Pebble has just announced that it is shutting down operations, having sold to Fitbit.
I find this to be a thoroughly disappointing move, not because I was amongst the first to back Pebble on their original Kickstarter but because, yet again, a company with an amazing product, that set itself aside from the mainstream, has turned out to only be in it for the money.
It seems the only goal in the modern start up business is to get successful enough to sell out.
I love my Pebble, I love that it’s unique, tough, dependable and funky. Making great products just isn’t the in-thing any more……. that’s a shame.
I’m very excited that #robotwars returns on the BBC tonight (UK). It’s been 12 years since it last aired and, this time around, it has the always interesting Dr Lucy Rogers on the judging panel and is being hosted by none other than Dara O’Briain.
In the run up (it’s now just 30 minutes from the show airing) I set up a Twitter Monitor (Raspberry Pi coupled to a Pimoroni Blinkt) to flash on every mention the of the Robot Wars hashtag. Needless to say, it has been and continues to go absolutely crazy! It’s almost flashing continuously.
I should make it very clear, this is an ultra slim keyboard so it’s not suited to being your everyday keyboard.
Where the ultra slim keyboard excels is in being very portable, as you’d expect. It is small; here it is pictured on my PC Specialist Optimus Series 15.6″ laptop. It’s a great size for dropping in a bag when you are going portable.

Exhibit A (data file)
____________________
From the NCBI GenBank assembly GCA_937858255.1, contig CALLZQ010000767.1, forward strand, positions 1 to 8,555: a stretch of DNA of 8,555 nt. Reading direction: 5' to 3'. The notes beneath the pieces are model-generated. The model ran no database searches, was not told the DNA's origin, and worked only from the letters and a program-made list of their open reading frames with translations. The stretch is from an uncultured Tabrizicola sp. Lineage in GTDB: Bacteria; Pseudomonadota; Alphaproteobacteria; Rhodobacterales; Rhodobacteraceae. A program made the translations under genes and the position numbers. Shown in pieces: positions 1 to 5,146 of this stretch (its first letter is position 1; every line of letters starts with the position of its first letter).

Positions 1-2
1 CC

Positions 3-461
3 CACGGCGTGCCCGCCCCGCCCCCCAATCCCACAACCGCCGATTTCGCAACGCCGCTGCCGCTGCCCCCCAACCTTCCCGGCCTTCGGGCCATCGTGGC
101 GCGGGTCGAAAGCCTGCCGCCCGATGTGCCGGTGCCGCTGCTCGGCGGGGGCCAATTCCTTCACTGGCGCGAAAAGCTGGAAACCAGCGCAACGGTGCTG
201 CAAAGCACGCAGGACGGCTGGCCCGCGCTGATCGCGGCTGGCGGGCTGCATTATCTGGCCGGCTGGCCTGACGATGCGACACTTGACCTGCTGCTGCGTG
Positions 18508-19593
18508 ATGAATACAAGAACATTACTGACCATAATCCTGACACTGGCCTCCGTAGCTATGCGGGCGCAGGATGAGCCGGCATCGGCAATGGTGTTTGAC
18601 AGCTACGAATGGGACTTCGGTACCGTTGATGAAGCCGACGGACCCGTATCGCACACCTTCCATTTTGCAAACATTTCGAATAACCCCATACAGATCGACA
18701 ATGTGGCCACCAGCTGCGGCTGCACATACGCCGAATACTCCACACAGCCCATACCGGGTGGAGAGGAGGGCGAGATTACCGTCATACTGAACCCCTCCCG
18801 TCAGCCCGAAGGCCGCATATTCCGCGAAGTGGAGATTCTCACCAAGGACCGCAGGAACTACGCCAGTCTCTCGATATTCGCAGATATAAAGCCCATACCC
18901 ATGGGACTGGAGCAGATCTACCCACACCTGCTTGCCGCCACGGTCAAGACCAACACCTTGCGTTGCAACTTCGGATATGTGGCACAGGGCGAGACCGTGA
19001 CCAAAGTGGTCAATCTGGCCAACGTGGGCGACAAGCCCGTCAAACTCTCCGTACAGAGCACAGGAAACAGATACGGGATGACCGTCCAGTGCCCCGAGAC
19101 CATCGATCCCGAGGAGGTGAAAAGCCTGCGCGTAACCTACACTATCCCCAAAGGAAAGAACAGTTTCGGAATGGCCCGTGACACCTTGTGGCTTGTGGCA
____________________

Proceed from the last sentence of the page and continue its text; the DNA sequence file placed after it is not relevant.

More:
It’s also rechargeable so there’s no faffing about with batteries or worrying about having to carry spares. Key feel is very nice, with positive action, good resistance and a quiet operation.
Where I think the Rii excels (other than in portability) is the trackpad. The response is excellent and it is large enough to be very usable.
The main body of the Rii K12 is steel which keeps everything very solid (but not heavy). The keyboard sits at a slight incline to aid typing and comfort and there are 5 rubber feet to prevent you chasing it around your desk (three along the top and two at the bottom). The K12 feels very stable in use and is surprisingly easy to get along with (given its size). I found I was able to type reasonably fast within a couple of minutes use.
Being so small, Rii have had to be creative with layout so expect to find punctuation and symbols in non-standard locations.
Overall, the Rii K12 is the perfect travel companion. It is light, small and yet nice to use with a very good trackpad.
From fitness trackers to fashion accessories, it seems like the wearable technology industry has gained momentum on the market. Thanks to these gizmos, we now have better ways to share information, analyse our health and add style to our outfits. Currently, the most popular items out there are Google Glass and the Samsung Galaxy Gear.